effect on the results. Therefore, in the present finite element modeling, a convergence study
was carried out to determine the appropriate mesh density. The convergence study was made
by increasing the number of elements (mesh) in each direction Z, Y and X. When an increase
in mesh density has a negligible effect on the results of deflection, it is assumed that the
convergence of results is obtained. Figure (11) shows the mesh of column specimens which is
adopted in this study. This mesh is used for all columns concentric and eccentric loaded.
Details about the orientation of steel reinforcement in reinforced concrete columns with
different tie spacing (transverse steel ratio) are shown in Figure (12).

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Steel Loading
Plate

Steel loading
Plate

Figure (11): Mesh of concrete column specimens and steel loading plate.

4-10mm Main
Longitudinal
Reinforcement

Spacing
Between
Ties

8mm Ties

= No Ties

= 250 mm

= 150 mm

= 50 mm

Figure (12): Details of reinforcement for column specimens.


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-Loads and Boundary Conditions


To get a unique solution, the model should be constrained by using displacement boundary
conditions. At Y=L displacement in the direction of X=Y=Z=zero. The displacement in the
plane of loading was achieved by leaving Y free (unsupported) and (X, Z=0), to ensure the
accurate modeling of the experimental boundary conditions. The external applied load (P)
was represented by dividing the total load on the top nodes of the column specimen. The force,
P, applied at the steel plate is applied across the entire centerline of the loading plate. Figure
(13) shows the details of the boundary condition, and applied loads.
The application of the load up to failure was done incrementally as required by the NewtonRaphson procedure. Therefore, total applied load was divided into a series of load increments
(load steps). At certain stages in the analysis, load step size was varied from large (at points of
linearity in the response) to small (when cracking and steel yielding occurred). Failure of each
of the models is defined when the solution for a minimum load increment still does not
converge (convergence fails). It is important to note that although the location of load is
variable in each column specimen (axially and eccentricity of 30, 80mm), it is found that this
type of mesh is also suitable for the location of load and gives good accuracy in results.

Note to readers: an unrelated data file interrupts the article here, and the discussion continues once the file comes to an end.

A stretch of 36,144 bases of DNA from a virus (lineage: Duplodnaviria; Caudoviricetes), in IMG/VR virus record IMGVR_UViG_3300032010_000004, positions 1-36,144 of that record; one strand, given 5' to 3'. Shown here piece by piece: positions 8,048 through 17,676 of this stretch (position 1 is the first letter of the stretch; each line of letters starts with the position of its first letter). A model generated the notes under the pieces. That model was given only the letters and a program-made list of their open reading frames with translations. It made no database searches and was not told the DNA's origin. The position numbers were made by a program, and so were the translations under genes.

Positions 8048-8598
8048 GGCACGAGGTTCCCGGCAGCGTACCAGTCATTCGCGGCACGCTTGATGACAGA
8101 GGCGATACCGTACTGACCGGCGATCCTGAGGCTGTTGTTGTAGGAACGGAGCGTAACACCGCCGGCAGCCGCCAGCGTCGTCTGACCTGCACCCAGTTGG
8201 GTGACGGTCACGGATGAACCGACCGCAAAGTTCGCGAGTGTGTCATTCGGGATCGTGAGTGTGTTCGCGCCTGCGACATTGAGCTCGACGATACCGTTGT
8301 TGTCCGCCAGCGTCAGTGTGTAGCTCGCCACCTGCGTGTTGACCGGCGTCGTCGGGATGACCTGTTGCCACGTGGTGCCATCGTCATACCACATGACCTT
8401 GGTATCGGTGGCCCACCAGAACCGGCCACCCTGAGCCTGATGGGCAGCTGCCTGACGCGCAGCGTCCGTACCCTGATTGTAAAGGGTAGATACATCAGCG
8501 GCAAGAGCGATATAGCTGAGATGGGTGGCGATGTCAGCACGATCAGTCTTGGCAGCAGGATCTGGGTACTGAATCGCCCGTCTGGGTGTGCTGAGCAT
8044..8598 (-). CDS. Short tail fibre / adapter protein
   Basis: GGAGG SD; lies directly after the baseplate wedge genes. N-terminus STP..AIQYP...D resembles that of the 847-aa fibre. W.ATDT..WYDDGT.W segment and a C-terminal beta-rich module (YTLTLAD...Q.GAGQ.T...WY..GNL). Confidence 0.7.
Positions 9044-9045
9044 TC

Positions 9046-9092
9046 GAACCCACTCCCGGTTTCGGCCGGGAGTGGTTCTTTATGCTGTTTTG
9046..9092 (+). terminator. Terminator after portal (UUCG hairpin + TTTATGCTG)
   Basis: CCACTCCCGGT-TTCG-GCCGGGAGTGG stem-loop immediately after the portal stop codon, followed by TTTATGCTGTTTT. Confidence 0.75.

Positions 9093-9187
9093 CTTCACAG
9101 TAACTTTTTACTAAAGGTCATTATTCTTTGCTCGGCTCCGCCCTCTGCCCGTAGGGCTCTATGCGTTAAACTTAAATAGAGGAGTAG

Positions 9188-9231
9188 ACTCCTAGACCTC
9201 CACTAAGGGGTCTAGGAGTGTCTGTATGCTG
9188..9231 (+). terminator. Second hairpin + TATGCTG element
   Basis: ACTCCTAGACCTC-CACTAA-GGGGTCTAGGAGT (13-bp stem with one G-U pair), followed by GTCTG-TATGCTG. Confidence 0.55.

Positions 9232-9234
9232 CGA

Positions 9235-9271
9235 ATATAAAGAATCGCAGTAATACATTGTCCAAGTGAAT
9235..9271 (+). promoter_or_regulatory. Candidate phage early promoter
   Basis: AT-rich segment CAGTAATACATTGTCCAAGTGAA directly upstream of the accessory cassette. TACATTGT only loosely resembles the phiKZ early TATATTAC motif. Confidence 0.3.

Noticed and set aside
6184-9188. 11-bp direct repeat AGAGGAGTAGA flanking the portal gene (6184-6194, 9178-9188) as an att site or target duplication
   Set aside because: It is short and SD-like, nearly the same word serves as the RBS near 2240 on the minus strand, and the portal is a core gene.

The deflected shape of column specimens B31 and B12 due to external applied loads is
shown in Figure (14).
Loading Applied
on the Plate
Boundary
Conditions on the
Plate

U=W=Zero
U=W=Zero

L
L
Boundary
Conditions at
Support

U=V=W=Zero

Figure (13): Details of boundary condition and applied loads.

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Axial Deformation
for Column B12

Lateral Deformation for


Column B31

Figure(14): Deflected shape of column specimens B31 and B12.


-Thermal Analysis
The thermal analysis is carried out using the finite element method utilizing ANSYS 10.0
software to compute the thermal distribution history in the column specimen subjected to fire
flame temperature-time curve which is presented in chapter five.
The column specimens are exposed to fire flame temperature on their four sides with
reference temperature 25C, with temperature increasing for 1.5 hours period of exposure.
The concrete column and steel loading plate are modeled using 8-node brick elements
(SOLID70), the steel reinforcement is modeled using 2-node brick element (LINK33) in the
thermal analysis. The material properties at various temperatures used in the analysis of the
column specimens are presented in Table (6-1) (Purkiss, 2007 and Aboalyonan, 2008).
Table (1): Material properties used in thermal analysis.
Material

Property

Temperature C

Value

Conductivity (W/m.C)
Specific Heat (J/kg.C)

25-750

2.6

Concrete

25-750
25-750
25
100
200
400
600
750

1138
2320
2375
53.2
50.7
47.3
40.7
34.0
29.0

25
100
200
400
600-750

463
470
480
613
713

25-750

7850

Density (Kg/m3)

Conductivity
(W/m.C)
Steel

Specific Heat
(J/kg.C)

Density (Kg/m3)

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-Results and Discussion


In the analysis, the column specimens were exposed to fire flame from all sides. The
column specimens were burnt at temperature levels (400, 600 and 750C) under concentric
and eccentric loading (e=30 and 80mm) for 90minutes period of exposure.